Prescription drug abuse in Indiana

On Behalf of | May 27, 2021 | Criminal Law

Prescription drugs are those that a doctor gives patients access to for the purpose of treating pain and other legitimate medical complaints. However, the use of prescription drugs for nonmedical uses in Indiana is higher than the prevalence of illicit drugs, such as cocaine, methamphetamine and heroin.

According to Indiana University, in 2016 doctors statewide prescribed over 11 million controlled substances. Several types of prescription drugs have high abuse potential

Stimulants

Prescription stimulant drugs have accepted medical uses for treating attention deficit hyperactivity disorder and sleep disorders such as narcolepsy, which causes acute sleepiness. According to the Drug Enforcement Agency, stimulants work on the body’s systems to speed up their functions. Examples of prescription stimulants include Ritalin and Adderall. Among Indiana college students, most nonmedical use of prescription drugs involves stimulants.

Depressants

Depressants work on the central nervous system to slow down vital functions. They have medical uses for treating anxiety and inducing sleep in people with insomnia. Misuse of depressants sometimes involves administering them to someone else clandestinely to facilitate sexual contact without the other person’s consent.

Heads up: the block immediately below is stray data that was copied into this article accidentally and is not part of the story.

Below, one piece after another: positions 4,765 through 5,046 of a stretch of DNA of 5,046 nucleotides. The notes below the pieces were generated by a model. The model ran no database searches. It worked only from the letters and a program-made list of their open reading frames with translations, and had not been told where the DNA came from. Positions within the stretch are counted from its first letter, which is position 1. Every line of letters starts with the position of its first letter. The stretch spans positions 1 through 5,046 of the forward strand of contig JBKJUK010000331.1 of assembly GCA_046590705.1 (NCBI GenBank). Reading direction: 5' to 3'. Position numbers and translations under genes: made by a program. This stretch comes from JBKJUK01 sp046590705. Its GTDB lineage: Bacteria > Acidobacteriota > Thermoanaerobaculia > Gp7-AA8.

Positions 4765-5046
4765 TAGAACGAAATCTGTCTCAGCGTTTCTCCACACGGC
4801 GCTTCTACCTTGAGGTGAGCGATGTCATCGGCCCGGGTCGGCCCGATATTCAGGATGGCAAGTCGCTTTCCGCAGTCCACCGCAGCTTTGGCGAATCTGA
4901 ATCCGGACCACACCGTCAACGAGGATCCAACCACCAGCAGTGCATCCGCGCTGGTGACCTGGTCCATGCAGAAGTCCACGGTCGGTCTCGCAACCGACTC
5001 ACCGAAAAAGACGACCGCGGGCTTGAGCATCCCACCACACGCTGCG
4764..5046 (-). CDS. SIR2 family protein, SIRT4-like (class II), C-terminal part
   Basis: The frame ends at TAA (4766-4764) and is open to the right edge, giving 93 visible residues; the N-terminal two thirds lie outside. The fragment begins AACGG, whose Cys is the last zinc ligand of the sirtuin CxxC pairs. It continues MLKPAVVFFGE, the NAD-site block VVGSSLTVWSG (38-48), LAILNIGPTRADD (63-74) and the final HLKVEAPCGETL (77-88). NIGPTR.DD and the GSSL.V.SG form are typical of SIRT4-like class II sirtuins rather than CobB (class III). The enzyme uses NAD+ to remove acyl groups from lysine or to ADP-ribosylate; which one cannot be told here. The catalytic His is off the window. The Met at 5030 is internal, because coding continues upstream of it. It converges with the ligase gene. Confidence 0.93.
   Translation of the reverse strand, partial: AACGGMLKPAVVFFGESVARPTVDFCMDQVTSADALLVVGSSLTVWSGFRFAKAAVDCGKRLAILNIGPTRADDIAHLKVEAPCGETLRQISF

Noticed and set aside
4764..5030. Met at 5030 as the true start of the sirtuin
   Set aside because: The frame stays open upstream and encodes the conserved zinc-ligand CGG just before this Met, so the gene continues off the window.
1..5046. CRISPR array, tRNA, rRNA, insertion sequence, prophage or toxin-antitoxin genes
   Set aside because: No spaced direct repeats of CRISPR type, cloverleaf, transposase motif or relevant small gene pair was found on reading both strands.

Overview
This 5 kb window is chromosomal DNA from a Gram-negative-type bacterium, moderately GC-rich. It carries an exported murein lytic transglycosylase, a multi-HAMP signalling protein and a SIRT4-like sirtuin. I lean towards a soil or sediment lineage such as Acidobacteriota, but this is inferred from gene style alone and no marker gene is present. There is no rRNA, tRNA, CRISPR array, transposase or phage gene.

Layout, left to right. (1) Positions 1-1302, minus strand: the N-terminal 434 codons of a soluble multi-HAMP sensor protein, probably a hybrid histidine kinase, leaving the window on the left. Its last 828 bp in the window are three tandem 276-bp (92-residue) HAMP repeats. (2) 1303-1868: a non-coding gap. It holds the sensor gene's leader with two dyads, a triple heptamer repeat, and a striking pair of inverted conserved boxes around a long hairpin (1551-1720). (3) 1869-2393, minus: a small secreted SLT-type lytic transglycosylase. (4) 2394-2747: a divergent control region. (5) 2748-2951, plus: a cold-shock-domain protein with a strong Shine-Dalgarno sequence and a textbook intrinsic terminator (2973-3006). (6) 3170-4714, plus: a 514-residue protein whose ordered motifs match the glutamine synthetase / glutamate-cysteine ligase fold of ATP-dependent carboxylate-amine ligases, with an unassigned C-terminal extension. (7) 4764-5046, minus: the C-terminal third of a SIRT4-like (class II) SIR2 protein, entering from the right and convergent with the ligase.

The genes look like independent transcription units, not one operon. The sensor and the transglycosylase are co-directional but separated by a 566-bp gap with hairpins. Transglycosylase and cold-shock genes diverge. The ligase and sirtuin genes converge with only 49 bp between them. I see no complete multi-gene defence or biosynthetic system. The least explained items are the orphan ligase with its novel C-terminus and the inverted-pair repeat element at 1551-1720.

Opioids

Also called narcotics, opioids are pain relievers that work by dulling the senses. Of the 11 million controlled substances prescribed in Indiana in 2016, opioids represented more than half. Nonmedical use of opioids was the leading cause of admissions to treatment centers in Indiana in 2014. There is a link between taking prescribed opioids and eventually becoming addicted to heroin, an illicit narcotic with no accepted medical use.

With widespread prescription of controlled substances, it becomes easier to divert them for illicit purposes. Generally speaking, misuse of prescription drugs is responsible for between one-quarter and one-third of all admissions to treatment for substance use in Indiana.